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Is track racing dying out in the US?

Old 10-11-19, 04:26 PM
  #26  
colnago62
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Originally Posted by queerpunk View Post
i mean in the occasional defense of americans, we just don't have many tax dollars once we account for a regressive tax policy and after the military industrial complex gets their hands on it
The federal government has been removing a lot of its support for the arts. Remember Piss Christ?, or when Congress decided Rock and Rap were the reason kids were acting up (It is actually poor parenting, but can’t hold constituents accountable). In Europe, orchestra’s are subsidized making it very affordable to go. People in the U.S. would rather play video games at home. You can even get college scholarships for playing video games now.
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Old 10-11-19, 05:44 PM
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On the other hand, at the junior and elite level, there's an exciting new impetus to get things moving forward from USA cycling, largely due to some new blood in the coaching pool. Eventual success here (and we're already seeing some) might provide some inspiration to build more tracks?
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Old 10-12-19, 10:41 AM
  #28  
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Originally Posted by colnago62 View Post
The federal government has been removing a lot of its support for the arts. Remember Piss Christ?, or when Congress decided Rock and Rap were the reason kids were acting up (It is actually poor parenting, but can’t hold constituents accountable). In Europe, orchestra’s are subsidized making it very affordable to go. People in the U.S. would rather play video games at home. You can even get college scholarships for playing video games now.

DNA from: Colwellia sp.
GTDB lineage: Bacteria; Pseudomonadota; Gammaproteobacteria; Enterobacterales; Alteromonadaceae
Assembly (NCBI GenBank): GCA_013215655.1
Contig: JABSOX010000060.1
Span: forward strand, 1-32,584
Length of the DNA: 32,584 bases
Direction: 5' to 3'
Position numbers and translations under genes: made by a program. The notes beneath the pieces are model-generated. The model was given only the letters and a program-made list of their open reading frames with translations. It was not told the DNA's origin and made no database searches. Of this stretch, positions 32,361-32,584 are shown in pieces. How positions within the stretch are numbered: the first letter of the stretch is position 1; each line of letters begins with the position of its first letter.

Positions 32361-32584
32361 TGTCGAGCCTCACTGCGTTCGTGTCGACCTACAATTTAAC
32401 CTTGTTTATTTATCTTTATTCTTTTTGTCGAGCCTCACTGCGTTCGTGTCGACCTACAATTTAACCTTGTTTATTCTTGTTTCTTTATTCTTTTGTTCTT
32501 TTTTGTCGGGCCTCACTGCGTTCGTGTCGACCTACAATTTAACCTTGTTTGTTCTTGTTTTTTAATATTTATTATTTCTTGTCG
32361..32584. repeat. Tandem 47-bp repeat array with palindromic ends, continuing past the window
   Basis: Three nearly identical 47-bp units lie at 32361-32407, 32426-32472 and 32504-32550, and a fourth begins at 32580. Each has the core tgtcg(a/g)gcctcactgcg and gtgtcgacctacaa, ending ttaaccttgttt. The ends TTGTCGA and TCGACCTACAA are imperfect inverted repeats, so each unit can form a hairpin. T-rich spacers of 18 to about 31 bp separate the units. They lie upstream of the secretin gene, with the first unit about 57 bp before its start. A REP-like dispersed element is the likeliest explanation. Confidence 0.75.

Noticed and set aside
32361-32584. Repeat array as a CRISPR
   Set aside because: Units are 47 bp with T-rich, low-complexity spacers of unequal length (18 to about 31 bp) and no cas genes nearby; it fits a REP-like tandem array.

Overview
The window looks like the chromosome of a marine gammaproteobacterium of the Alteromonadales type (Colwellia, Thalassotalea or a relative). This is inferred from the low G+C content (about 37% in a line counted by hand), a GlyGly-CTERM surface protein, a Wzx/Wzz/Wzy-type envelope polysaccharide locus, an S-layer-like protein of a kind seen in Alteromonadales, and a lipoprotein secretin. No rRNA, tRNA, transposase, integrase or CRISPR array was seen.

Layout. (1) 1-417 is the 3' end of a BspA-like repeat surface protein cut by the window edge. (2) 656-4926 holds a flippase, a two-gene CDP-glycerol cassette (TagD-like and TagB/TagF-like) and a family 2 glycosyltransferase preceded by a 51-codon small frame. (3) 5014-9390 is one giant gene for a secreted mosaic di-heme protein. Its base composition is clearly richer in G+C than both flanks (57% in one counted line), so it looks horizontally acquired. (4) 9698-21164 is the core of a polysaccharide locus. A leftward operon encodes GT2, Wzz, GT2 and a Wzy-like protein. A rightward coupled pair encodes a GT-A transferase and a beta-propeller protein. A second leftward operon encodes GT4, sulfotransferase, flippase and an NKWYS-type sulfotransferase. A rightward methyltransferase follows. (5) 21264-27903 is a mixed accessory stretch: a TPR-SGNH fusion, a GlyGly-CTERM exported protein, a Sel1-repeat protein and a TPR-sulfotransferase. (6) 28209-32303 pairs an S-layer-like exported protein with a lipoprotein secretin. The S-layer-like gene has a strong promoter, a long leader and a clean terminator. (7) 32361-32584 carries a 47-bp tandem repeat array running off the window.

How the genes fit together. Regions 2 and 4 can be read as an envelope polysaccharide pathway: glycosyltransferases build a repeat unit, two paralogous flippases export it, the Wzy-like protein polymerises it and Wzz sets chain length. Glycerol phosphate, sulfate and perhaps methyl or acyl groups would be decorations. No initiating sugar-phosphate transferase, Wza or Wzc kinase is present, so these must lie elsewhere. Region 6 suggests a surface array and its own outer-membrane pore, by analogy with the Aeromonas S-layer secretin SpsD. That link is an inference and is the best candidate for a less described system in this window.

Regarding video games. It's simply a numbers game. If you can get thousands of people at a time to sit and watch someone do anything, there will be ad money involved.

How is a video game scholarship any more absurd than a golf scholarship? What's more, the average person can relate more to video games than I can to golf. I've played video games thousands of times...and golf (including driving ranges and mini-golf) dozens.

Imagine some guy explaining golf to his parents a couple of hundred years ago explaining that it would be big in the future.
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Old 10-12-19, 11:14 AM
  #29  
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Originally Posted by Baby Puke View Post
On the other hand, at the junior and elite level, there's an exciting new impetus to get things moving forward from USA cycling, largely due to some new blood in the coaching pool. Eventual success here (and we're already seeing some) might provide some inspiration to build more tracks?
Real talk, if the hardware these ladies brought home over the years wasn't enough to ignite some passion for building tracks, I don't know what will:



I know I'm a Debbie Downer in this thread, but I just want to speak honestly so that we see things as close to reality as possible.

I absolutely love this sport. I just don't know how to grow it...or if it's even possible.
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Old 10-12-19, 05:30 PM
  #30  
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Carleton, somewhat agree. Trying to look at the bright side here! However, the women's TP success is something of an outlier in my opinion as over the last ten years or so that was the only track program getting any kind of support. That is changing. Look at the recent junior worlds, there was a lot of US success, even in sprint events! My point is that support is growing, becoming systematized, being implemented more intelligently. This could have big ramifications down the road. I put this down mostly to a change in coaching staff at USA Cycling (in other words, Lee Povey, but probably others I'm not aware of).